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Thad (profile) says:

Re: Re:

I think he’s got an unshakable core of supporters, and I think he’s also got a lot of fair-weather fans. There’s going to come a time when the latter decide they have more to lose by continuing to humor him than to gain, and will go back to distancing themselves from him like most Republicans did during the 2016 primary (or like they all ran away from Bush after the 2006 midterms).

"He was never a real Republican. Did you know he used to be a Democrat?"

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Uriel-238 (profile) says:

Re: Re: Re:5 "From a European perspective"

From the perspective of most of the industrialized world, the centrist party of the US — that being the Democratic party — is unreasonably right-wing.

Our justice system which murders people without justice and incarcerates people in inhumane conditions based on dubious convictions — and is right now looking to going back to gas chambers and firing squads rather than just ceasing our capital punishment program — is not a high priority for the DNC.

Addressing the dissolving biodiversity of the global ecosystem, the US’ immense greenhouse gas permit (especially when considered per capita), failure of which almost assures human extinction before 2200 is not a priority for the DNC

Nor is the immense precarity of the American population. 80% of families cannot scrape $400 in an emergency. Over 50% of those who want a job that would earn a living cannot find one. (All of Trump’s low employment rates exclude people in sucky jobs, people who have been disqualified for unemployment insurance and those people who stopped looking in frustration and disgust.) 80% of the workforce is in temporary gig-economy positions and still live paycheck-to-paycheck, and have neither food nor housing security. And the DNC doesn’t care about these people either.

In fact, all they really care about is doing better than Trump. They’re aiming high.

Anonymous Coward says:

Re: Re: Re:6 "From a European perspective"

"the centrist party of the US — that being the Democratic party — is unreasonably right-wing."

and if they want to engage the more progressive voters in two years, they will need to support more progressive legislation than they have in the past.

Don’t be fooled by the landslide, the only mandate that can be honestly claimed here is the rejection of Donald and the Sycophants.

I miss Pinky and the Brain, perhaps bring that cartoon back and call it Donald and the Sycophants.
Sycophants: What are we going to do today Donald?
Donald: What do we do everyday sycophants? Why take over the world of course.

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nasch (profile) says:

Re: Re: Re:6 "From a European perspective"

80% of families cannot scrape $400 in an emergency.

Probably more like 24%. Even the original claim was 40%, not 80%. Unless you have more recent data from the pandemic.

https://factcheck.thedispatch.com/p/do-40-percent-of-americans-have-less

Over 50% of those who want a job that would earn a living cannot find one.

This one seems quite a bit more complicated but if you have a reference I would be interested to see it.

80% of the workforce is in temporary gig-economy positions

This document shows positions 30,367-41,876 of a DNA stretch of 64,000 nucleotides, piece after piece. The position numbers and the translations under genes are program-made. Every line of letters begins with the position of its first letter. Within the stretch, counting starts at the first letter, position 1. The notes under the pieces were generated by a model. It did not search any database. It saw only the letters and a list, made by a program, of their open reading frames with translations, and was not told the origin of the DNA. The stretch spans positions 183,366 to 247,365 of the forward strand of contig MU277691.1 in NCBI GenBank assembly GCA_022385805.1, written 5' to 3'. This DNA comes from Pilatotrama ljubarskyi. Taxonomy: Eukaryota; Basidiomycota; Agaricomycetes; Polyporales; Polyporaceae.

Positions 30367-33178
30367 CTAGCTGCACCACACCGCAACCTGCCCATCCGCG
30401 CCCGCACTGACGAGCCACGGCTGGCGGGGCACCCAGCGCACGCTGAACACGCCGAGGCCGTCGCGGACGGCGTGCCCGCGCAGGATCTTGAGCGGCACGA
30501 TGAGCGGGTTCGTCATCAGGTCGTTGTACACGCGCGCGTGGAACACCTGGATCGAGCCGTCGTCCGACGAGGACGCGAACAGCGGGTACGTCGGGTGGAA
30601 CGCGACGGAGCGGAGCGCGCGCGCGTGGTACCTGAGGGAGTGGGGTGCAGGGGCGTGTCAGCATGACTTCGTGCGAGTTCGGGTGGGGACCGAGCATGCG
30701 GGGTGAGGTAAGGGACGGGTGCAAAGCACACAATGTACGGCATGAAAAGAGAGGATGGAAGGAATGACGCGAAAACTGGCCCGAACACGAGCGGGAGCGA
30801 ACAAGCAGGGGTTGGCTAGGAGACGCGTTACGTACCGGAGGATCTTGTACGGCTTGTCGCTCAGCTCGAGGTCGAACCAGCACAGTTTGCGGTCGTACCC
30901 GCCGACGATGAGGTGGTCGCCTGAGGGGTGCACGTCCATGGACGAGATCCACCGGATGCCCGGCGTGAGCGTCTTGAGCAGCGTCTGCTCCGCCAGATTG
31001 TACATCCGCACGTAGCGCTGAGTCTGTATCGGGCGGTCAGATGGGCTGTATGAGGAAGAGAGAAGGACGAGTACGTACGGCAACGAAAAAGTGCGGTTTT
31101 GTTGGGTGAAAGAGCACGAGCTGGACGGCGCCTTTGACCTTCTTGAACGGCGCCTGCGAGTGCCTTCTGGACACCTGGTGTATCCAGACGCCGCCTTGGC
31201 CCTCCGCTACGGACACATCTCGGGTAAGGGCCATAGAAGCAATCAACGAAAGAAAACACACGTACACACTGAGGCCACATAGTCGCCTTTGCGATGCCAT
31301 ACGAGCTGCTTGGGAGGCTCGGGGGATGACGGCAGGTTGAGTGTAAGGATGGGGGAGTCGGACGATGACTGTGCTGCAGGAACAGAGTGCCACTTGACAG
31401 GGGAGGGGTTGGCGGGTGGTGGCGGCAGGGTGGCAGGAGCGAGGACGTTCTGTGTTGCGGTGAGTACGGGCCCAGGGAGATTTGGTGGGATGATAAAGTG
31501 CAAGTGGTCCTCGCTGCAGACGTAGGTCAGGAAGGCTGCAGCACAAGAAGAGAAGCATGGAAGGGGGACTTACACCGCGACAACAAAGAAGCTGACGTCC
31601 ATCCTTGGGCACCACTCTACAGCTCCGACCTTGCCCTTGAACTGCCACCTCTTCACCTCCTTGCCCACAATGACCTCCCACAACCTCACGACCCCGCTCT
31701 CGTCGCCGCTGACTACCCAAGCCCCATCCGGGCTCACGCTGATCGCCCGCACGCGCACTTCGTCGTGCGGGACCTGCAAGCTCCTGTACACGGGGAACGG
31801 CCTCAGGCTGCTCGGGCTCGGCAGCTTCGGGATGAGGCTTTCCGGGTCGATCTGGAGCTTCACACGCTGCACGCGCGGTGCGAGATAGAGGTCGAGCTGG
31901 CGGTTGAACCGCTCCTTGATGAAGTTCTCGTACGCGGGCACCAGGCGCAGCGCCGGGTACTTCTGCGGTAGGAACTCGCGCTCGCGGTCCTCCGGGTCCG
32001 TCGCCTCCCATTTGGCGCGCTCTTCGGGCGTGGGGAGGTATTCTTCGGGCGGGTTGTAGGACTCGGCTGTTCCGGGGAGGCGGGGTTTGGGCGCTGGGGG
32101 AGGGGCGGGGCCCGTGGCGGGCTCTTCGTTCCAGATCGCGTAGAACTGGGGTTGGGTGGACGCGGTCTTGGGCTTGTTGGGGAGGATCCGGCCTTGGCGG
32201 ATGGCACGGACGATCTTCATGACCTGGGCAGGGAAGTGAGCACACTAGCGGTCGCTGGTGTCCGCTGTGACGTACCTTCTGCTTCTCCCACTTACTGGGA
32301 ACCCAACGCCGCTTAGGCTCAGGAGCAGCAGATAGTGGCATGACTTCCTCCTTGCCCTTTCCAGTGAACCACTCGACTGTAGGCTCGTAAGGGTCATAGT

25-30% (not necessarily as their only jobs):

https://www.gigeconomydata.org/basics/how-many-gig-workers-are-there

36%:

https://fortunly.com/statistics/gig-economy-statistics/

80% is just not a plausible number.

Uriel-238 (profile) says:

Re: Re: Re:7 Lower rates

I want to say I’m relieved for some of your corrections, but they’re still rates that are problematic, and still being ignored by our federal governments.

As for the total job market, it was from a YouTube video of someone who broke it down (and noted the federal government started its policy of arbitrarily disqualifying unemployed laborers back in the 19th century). It was chosen for me by the YT algo and I watched it a couple months ago, which means it’s going to be tricky to relocate. Still there’s a lot to be said about underemployment in the US, and people working multiple jobs just to eek out a living.

Stay tuned…

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Uriel-238 (profile) says:

Re: Re: Re:6 punish-the-main-parties-party

In 2016, that was the Republican party. We had two choices: the Monster and Same As The Old Boss. The monster lost the popular vote but won the EC.

In 2020 we had the Monster and Same As The Old Boss Before The Monster

In 2016, the Monster’s appeal was not as a vote against the Old Boss, but because he made it okay to hate Other people.

I think in 2020, that’s still why he’s getting so many votes.

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Thad (profile) says:

Re: Re: Re:7 punish-the-main-parties-party

In 2016, the Monster’s appeal was not as a vote against the Old Boss, but because he made it okay to hate Other people.

…such as the Old Boss. There was something about him that really riled people up, but I can’t quite seem to put my black president on what it was.

Uriel-238 (profile) says:

Re: Re: Re:8 Disgruntlement with Old Bosses

Well, then, it was George W. Bush’s one-two punch of stealing the election and then going far-right in his policies (despite his Compassionate Conservative campaign), fucking up the Katrina response, starting a war on false pretenses (plus torture and mercenaries, and… and… that allowed the Democratic party to dare put a non-white or non-male or non-Christian into office.

Obama was supposed to be something different, (Hope and Change) and even got a Nobel Peace Price for not being Bush. And then he turned into Same As The Old Boss with George W. Bush policies, the surveillance state and low-gear incrementalism that was slower than Bush rolled the previous incrementalism back.

And that justified giving the election to a known confidence man.